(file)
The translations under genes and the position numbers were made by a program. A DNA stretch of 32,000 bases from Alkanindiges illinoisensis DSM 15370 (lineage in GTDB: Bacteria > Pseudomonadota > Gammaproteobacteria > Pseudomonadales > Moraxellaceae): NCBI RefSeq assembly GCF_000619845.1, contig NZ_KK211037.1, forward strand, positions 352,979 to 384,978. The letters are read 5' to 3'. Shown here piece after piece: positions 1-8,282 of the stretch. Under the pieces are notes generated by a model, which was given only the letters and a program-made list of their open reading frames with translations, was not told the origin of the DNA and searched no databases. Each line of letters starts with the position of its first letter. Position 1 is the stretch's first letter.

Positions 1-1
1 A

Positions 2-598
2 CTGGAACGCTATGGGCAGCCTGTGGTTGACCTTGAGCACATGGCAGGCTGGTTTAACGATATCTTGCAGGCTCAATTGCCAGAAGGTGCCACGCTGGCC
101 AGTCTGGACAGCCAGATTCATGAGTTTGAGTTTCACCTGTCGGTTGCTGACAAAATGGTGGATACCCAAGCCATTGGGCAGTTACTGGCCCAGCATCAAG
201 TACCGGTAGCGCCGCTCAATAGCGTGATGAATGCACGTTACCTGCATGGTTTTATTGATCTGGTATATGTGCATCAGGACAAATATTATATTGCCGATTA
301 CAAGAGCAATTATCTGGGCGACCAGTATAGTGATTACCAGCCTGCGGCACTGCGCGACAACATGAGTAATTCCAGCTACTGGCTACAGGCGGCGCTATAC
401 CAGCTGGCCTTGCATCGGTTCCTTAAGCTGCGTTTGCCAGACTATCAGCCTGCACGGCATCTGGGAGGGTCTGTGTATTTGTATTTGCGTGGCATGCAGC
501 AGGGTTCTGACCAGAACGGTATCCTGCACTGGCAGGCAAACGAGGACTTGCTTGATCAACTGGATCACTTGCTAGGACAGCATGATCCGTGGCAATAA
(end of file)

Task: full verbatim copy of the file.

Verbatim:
The translations under genes and the position numbers were made by a program. A DNA stretch of 32,000 bases from Alkanindiges illinoisensis DSM 15370 (lineage in GTDB: Bacteria > Pseudomonadota > Gammaproteobacteria > Pseudomonadales > Moraxellaceae): NCBI RefSeq assembly GCF_000619845.1, contig NZ_KK211037.1, forward strand, positions 352,979 to 384,978. The letters are read 5' to 3'. Shown here piece after piece: positions 1-8,282 of the stretch. Under the pieces are notes generated by a model, which was given only the letters and a program-made list of their open reading frames with translations, was not told the origin of the DNA and searched no databases. Each line of letters starts with the position of its first letter. Position 1 is the stretch's first letter.

Positions 1-1
1 A

Positions 2-598
2 CTGGAACGCTATGGGCAGCCTGTGGTTGACCTTGAGCACATGGCAGGCTGGTTTAACGATATCTTGCAGGCTCAATTGCCAGAAGGTGCCACGCTGGCC
101 AGTCTGGACAGCCAGATTCATGAGTTTGAGTTTCACCTGTCGGTTGCTGACAAAATGGTGGATACCCAAGCCATTGGGCAGTTACTGGCCCAGCATCAAG
201 TACCGGTAGCGCCGCTCAATAGCGTGATGAATGCACGTTACCTGCATGGTTTTATTGATCTGGTATATGTGCATCAGGACAAATATTATATTGCCGATTA
301 CAAGAGCAATTATCTGGGCGACCAGTATAGTGATTACCAGCCTGCGGCACTGCGCGACAACATGAGTAATTCCAGCTACTGGCTACAGGCGGCGCTATAC
401 CAGCTGGCCTTGCATCGGTTCCTTAAGCTGCGTTTGCCAGACTATCAGCCTGCACGGCATCTGGGAGGGTCTGTGTATTTGTATTTGCGTGGCATGCAGC
501 AGGGTTCTGACCAGAACGGTATCCTGCACTGGCAGGCAAACGAGGACTTGCTTGATCAACTGGATCACTTGCTAGGACAGCATGATCCGTGGCAATAA